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Shutesbury Town Meeting agrees to explore solar contract

Shutesbury e_SEmD Residents have given town officials permission to pursue a long-term agreement with a private company to host a solar array for up to 25 years.

That go-ahead was among the votes taken at a special Town Meeting last week that also resulted in the re-establishment of floodplain districts in the town, as well as several payment transfers.

Under the terms of the Massachusetts Green Community Act, the town could collect revenues through a usage metering arrangement in exchange for allowing a partner company to transfer solar power across Shutesbury’s electric grid. Town officials stressed that the article was intended as a preliminary step rather than a binding commitment.

“No action will be taken until the board completes negotiations and sees that the town is getting the best deal possible,” said Rebecca Torres, Shutesbury’s town administrator. Town officials have been in discussions with W.D. Cowls Inc. of Amherst over two possible sites the company owns for a solar array, one at the existing power substation on Sandhill Road and the other on West Pelham Road.

A proposed metering rate of 0.5 cents per kilowatt/hour of usage at either one of the sites could raise approximately $15,000 per year for Shutesbury. “It’s unlikely that the town would build its own solar array on this size any time soon,” said Torres, who added that a swift negotiating timeline would be in the town’s best interest to maintain interest from the company.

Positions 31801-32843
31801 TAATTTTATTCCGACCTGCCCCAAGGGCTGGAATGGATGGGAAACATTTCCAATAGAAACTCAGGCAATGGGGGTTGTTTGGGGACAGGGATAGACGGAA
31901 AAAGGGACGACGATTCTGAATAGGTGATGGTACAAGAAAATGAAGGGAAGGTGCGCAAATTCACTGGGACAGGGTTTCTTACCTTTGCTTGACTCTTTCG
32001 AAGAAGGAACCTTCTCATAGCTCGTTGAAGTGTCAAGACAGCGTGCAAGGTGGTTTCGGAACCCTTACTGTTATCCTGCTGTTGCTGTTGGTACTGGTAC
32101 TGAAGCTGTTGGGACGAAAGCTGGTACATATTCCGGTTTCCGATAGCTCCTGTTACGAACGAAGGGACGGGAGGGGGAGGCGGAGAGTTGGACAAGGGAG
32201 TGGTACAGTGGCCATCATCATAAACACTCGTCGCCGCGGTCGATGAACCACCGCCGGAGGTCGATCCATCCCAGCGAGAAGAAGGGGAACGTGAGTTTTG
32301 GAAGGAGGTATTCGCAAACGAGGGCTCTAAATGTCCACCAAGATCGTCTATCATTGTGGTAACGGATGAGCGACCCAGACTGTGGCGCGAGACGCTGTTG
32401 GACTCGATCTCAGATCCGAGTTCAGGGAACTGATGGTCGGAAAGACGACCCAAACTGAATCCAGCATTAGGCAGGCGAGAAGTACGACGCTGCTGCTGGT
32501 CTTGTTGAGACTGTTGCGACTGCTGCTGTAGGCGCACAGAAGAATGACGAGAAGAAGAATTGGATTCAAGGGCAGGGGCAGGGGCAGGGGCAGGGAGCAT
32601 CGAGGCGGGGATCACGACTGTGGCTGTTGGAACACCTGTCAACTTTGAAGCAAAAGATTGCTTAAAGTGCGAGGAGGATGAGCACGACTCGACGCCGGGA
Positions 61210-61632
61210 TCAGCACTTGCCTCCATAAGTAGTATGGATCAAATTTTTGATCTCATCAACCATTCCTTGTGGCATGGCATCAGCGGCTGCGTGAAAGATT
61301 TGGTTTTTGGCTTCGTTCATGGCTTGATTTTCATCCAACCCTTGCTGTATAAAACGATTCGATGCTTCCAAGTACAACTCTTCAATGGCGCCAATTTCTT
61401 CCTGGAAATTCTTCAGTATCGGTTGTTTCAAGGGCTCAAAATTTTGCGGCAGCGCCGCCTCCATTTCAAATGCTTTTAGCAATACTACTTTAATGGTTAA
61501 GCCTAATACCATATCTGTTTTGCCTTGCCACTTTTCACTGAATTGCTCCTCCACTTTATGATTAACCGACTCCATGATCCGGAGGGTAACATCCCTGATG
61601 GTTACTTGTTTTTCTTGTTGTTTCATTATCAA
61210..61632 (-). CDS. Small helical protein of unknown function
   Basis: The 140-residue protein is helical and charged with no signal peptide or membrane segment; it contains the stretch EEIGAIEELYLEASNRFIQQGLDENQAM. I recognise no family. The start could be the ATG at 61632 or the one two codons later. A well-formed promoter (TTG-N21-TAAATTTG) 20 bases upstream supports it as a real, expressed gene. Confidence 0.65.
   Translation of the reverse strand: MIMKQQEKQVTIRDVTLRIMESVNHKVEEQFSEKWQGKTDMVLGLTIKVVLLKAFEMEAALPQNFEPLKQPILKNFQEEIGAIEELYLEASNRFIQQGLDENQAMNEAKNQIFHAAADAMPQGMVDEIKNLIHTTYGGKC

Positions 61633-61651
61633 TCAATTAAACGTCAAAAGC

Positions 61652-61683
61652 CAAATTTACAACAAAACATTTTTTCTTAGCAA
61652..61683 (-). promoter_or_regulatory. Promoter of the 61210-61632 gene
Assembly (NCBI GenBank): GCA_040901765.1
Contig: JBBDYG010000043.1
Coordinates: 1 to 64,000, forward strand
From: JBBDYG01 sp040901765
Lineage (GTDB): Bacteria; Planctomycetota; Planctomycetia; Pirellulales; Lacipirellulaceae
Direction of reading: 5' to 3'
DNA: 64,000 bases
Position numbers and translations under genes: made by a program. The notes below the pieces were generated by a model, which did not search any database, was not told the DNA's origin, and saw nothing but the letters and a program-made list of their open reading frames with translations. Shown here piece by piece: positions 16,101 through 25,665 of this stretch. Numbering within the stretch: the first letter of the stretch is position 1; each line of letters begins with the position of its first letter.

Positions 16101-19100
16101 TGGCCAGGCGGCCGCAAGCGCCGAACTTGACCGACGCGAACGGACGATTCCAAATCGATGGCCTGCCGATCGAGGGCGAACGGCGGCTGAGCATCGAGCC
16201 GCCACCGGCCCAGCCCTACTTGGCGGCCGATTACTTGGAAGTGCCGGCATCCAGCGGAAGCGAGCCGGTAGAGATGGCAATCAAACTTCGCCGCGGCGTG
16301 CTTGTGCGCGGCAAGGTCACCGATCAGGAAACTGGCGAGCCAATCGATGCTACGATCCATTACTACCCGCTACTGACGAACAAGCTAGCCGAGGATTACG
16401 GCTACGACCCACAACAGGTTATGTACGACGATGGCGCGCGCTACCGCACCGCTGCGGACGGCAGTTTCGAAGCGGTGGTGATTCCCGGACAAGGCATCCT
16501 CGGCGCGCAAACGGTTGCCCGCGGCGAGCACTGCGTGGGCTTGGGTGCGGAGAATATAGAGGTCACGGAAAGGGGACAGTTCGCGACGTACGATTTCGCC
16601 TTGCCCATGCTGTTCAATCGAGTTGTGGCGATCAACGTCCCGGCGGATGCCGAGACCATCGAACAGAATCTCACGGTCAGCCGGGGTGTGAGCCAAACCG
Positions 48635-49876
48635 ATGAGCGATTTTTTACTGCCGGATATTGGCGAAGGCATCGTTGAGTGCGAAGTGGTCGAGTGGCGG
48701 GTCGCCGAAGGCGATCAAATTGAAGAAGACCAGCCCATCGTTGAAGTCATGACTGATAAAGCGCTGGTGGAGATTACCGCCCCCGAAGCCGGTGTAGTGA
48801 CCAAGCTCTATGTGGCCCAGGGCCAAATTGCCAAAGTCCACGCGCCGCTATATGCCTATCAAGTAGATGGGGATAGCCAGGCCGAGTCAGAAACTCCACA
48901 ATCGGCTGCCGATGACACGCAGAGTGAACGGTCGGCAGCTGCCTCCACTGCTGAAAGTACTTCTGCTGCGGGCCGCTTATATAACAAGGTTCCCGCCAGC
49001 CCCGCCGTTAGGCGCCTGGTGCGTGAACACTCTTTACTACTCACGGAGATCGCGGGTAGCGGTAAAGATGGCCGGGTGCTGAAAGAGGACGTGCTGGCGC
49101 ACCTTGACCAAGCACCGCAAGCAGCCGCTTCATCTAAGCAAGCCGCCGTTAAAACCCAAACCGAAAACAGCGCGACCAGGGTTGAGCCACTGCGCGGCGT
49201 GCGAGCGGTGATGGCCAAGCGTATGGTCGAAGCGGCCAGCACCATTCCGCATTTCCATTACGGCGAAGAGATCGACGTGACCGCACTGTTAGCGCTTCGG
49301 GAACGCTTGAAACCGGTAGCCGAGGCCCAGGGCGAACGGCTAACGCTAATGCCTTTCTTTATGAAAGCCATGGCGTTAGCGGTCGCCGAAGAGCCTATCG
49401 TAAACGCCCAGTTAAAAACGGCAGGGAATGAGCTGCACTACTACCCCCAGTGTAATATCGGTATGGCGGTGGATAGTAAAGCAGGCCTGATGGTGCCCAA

“We’ve been moving slowly as we explore all the options, but if we don’t get voter approval for this, potential partners might decide to move on,” she said.

Procedural issues had delayed the floodplain establishment plan approved by voters at the annual Town Meeting in April. The final measure accepted by voters last week bundled together four changes to the town’s bylaws that would establish floodplain overlay zones over qualifying town property. “Some mortgage lenders will require flood preparedness from the town so that we can ensure protection for the affected homeowners,” said Jeff Lacy, an environmental planner with the Massachusetts Department of Conservation and Recreation, who had worked on the changes with other town officials.

The plan will use federal maps to determine areas under threat from a “100-year storm” and will impose requirements for future development in those areas and mandate regulatory channels and other preventive measures along vulnerable stretches of waterway. Lacy said that the town hadn’t had an effective flooding plan since 1980.

Voters also approved transfers from the general fund to pay expenses for the Board of Assessors and to cover a recycling contract between the town and Duseau Trucking of Amherst, totaling $625. They also said yes to a payment of $10,277.00 to Verizon, part of a larger settlement between the service provider and partner municipalities in Massachusetts stemming from a 2009 dispute between the state and the utility over a change in valuation of the company’s taxable property that year.

The meeting lasted less than an hour, and all measures were approved unanimously. Memories of a more contentious period in town politics did surface concerning the article to present Town Clerk Leslie Bracebridge with $5,000 in back pay for overtime hours. She worked those hours earlier this year during the extended debate over a proposed library renovation that spurred local controversy and national attention. “I wasn’t sure if we would have to do another recount,” said Select Board member J. April Stein after the vote was taken. But the extra funds were approved unanimously, without any vocal objection from those present.

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